Exploring mutation-driven treatment2

The investigators established three possible mutation-based cohorts that would require different treatment approaches:

  1. Patients harboring at least one high-risk mutation (TP53CBLEZH2, RUNX1, U2AF1, and ASXL1),3 who could be evaluated for an allogeneic stem cell transplantation.
  2. Patients with SF3B1 mutations, who could be treated with luspatercept.
  3. Patients with other mutations with currently available targeted therapies (i.e., CSNK1A1, FLT3, IDH1, IDH2, KRAS, and NRAS.

More than 50% of patients with MDS could be classified in one of these cohorts, mostly in the high-risk group 1 (45%). Of note, some patients with CCUS could also be classified by this system, and again, the high-risk subgroup was the larger group (28%). Hence, the authors confirm that some high-risk mutations can be identified before the disease progresses to MDS.2

Regarding group 2, the International Working Group for MDS prognosis recently published the criteria that identify this subgroup as a distinct entity. Patients with SF3B1-mutant MDS typically present with ineffective erythropoiesis, a relatively good prognosis, and anemia sensitive to luspatercept.4 In this study, 12% of patients with MDS presented with SF3B1 mutations. Interestingly, these mutations were also detectable in this CCUS cohort, in 5% of patients, meaning that according to the cited guidelines, these patients could be treated as MDS, even without the diagnostic morphologic features.

Patients classified in group 3 represented 6% and 3% of the MDS and CCUS cohorts, respectively.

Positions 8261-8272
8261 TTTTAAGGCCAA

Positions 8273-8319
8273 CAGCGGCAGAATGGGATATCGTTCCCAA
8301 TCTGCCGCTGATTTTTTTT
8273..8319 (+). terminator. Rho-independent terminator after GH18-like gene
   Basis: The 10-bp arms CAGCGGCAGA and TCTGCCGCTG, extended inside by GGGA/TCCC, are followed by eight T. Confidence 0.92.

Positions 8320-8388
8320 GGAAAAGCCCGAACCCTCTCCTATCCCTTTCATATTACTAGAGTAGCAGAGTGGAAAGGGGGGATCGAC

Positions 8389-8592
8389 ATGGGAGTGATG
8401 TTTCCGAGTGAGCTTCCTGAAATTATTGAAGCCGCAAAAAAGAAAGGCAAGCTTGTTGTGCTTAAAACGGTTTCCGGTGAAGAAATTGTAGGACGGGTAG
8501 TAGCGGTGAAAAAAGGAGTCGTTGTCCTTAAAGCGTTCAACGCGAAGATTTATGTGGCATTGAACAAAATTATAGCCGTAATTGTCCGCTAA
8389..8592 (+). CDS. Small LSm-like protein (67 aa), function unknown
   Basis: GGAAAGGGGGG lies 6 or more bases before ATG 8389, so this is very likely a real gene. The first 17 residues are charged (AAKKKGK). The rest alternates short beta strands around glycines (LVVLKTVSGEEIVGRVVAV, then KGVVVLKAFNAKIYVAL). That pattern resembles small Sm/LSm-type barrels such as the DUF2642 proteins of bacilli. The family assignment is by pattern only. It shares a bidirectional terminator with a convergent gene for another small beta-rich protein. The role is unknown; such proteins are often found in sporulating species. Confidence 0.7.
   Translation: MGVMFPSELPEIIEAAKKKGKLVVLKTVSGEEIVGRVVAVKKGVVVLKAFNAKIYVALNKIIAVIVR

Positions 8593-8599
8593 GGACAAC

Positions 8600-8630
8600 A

Finally, Constance Baer discussed data obtained by Malcovati et al. in 2017 – the highly specific molecular pattern for myeloid malignancies, which identifies cytopenic patients with a 20% risk to develop a myeloid malignancy per year. A total of 65 patients diagnosed with CCUS also present with this highly specific molecular pattern, frequently found in MDS, before meeting current morphological or cytogenetic MDS diagnostic criteria.


Despite being less common, MDS-related mutations can also be identified in patients with cytopenia. In this study, two-thirds of MDS patients and one-third of CCUS patients had mutations that would independently indicate personalized or risk-adapted treatment. Identifying these highly specific mutations could help in treatment decisions at an earlier stage of disease and throughout the treatment continuum, based on every patient's specific risk.

Additionally, this study consolidates molecular genetics as a crucial emerging tool to assess cytopenic patients, together with morphology and cytogenetics. Listen below to Uwe Platzbecker advocating for implementation of these techniques for an improved prognostic assessment of patients.

Expert Opinion

  1. Shallis RM, Ahmad R, Zeidan AM. The genetic and molecular pathogenesis of myelodysplastic syndromes. Eur J Haematol. 2018;101:260‐ 271. DOI: 10.1111/ejh.13092

  2. Baer C, Stengel A, Kern W, et al. The potential of molecular genetic analysis for diagnostic and prognostic decision making in clonal cytopenia of undetermined significance (CCUS) and MDS - a Study on 576 Patients. Blood. 2020;136 (suppl 1):30-31. DOI: 10.1182/blood-2020-136557

  3. Bejar R, Papaemmanuil E, Haferlach T, et al. Somatic mutations in MDS patients are associated with clinical features and predict prognosis independent of the IPSS-R: analysis of combined datasets from the International Working Group for Prognosis in MDS-Molecular Committee. Blood 2015;126(23):907. DOI:

  4. Malcovati L, Stevenson K, Papaemmanuil E, et al. SF3B1-mutant MDS as a distinct disease subtype: a proposal from the International Working Group for the Prognosis of MDS. Blood. 2020;136(2):157-170. DOI: 10.1182/blood.2020004850